The realities of the legislation do not match the hyperbole from either side. Though proponents bill the legislation as the most significant changes in the nation’s health care system since the advent of Medicare and Medicaid in 1965, the Obama era coverage reforms rely on existing government programs and private insurance, and its payment reforms are variations on themes tried before without much success. The bill doesn’t create a new federal bureaucracy or create a publicly-owned insurer to compete in the private marketplace, which was demanded by many progressive advocacy groups and supported by liberals in Congress.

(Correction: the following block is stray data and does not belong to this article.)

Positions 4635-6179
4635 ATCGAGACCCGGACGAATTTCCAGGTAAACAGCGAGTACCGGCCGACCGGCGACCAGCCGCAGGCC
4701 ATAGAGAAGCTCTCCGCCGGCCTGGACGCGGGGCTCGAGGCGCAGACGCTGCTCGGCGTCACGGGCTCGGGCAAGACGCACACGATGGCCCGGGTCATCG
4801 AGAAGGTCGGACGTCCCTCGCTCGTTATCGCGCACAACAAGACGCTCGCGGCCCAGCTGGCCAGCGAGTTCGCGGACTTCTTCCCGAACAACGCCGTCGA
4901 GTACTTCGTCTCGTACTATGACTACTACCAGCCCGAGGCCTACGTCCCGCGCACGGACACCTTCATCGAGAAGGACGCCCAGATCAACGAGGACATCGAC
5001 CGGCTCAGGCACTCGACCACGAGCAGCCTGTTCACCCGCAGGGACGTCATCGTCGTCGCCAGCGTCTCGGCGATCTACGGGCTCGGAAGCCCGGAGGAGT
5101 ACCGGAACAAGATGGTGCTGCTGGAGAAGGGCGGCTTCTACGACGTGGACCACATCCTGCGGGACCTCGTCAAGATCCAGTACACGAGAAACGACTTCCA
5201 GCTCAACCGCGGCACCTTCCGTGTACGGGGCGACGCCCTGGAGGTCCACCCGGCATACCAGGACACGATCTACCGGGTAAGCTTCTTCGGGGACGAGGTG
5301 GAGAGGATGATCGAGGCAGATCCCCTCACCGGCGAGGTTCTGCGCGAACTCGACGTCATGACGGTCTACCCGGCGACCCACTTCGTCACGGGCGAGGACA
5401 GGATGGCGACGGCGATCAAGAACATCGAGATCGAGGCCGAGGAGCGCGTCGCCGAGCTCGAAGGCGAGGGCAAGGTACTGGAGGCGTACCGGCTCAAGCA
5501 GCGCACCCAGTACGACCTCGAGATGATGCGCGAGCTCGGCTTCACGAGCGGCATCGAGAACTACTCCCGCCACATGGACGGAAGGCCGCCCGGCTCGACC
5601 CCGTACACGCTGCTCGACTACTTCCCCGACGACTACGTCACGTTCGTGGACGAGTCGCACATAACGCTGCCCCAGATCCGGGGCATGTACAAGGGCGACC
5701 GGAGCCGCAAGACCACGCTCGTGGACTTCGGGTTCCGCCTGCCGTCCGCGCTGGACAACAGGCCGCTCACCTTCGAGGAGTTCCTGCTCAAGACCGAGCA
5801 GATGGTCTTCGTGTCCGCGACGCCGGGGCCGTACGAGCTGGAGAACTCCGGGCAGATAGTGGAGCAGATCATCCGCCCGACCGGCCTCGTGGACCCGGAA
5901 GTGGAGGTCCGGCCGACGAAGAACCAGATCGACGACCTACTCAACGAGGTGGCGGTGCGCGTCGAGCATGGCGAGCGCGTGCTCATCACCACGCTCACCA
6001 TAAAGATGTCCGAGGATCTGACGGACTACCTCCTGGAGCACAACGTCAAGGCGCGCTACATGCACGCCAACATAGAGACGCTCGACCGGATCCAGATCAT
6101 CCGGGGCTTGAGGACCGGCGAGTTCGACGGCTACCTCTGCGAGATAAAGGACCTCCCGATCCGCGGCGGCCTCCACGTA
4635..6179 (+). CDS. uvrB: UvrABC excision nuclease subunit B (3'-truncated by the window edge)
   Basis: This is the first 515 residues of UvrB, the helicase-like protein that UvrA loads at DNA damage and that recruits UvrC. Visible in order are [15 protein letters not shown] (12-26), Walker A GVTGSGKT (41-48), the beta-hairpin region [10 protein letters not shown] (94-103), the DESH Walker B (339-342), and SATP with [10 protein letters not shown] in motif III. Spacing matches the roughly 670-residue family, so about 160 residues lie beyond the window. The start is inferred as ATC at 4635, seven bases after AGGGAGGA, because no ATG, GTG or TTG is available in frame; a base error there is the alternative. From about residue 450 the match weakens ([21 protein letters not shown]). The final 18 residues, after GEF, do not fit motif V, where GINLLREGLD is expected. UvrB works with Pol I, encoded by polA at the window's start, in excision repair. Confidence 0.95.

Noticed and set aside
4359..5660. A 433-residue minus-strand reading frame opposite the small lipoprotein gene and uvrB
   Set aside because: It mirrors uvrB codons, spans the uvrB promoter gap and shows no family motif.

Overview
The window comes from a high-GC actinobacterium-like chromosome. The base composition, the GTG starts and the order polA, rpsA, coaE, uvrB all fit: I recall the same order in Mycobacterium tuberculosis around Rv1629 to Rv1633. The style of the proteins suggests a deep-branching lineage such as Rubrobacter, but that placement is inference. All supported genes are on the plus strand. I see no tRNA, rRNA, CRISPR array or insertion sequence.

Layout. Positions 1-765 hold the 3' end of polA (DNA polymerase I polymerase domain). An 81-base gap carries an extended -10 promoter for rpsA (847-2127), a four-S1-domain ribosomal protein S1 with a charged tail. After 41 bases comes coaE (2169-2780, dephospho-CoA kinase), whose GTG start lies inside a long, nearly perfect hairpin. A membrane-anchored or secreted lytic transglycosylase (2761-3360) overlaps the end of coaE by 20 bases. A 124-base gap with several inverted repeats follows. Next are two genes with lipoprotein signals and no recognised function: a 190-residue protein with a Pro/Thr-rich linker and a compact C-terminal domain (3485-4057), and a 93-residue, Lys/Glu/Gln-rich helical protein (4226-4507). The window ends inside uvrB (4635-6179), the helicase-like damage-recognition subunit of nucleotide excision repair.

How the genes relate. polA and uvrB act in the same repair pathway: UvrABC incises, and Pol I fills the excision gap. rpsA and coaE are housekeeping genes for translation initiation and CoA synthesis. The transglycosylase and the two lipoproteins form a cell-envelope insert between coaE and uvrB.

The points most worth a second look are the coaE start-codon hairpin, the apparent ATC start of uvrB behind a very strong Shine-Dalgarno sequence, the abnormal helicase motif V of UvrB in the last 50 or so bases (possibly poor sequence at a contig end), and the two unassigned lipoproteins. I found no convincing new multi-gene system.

Half of the estimated 32 million people who will get insurance under the bill will be enrolled in state-based Medicaid programs. While the federal government will pick up most of the cost, Medicaid chronically underpays physicians and hospitals in most states. With millions of new enrollees, states could come under increasing pressure to raise rates or not have doctors willing to participate in the program. The Mayo Clinic — highly touted as a beacon of cost containment as well as outstanding medical care — stopped accepting Medicare patients at the beginning of the year at its Glendale, Ariz. clinic. They said they could no longer continue to operate the facility at a loss. Similarly, Walgreens and two other pharmacies in Washington State will no longer serve new Medicaid patients as of April 15.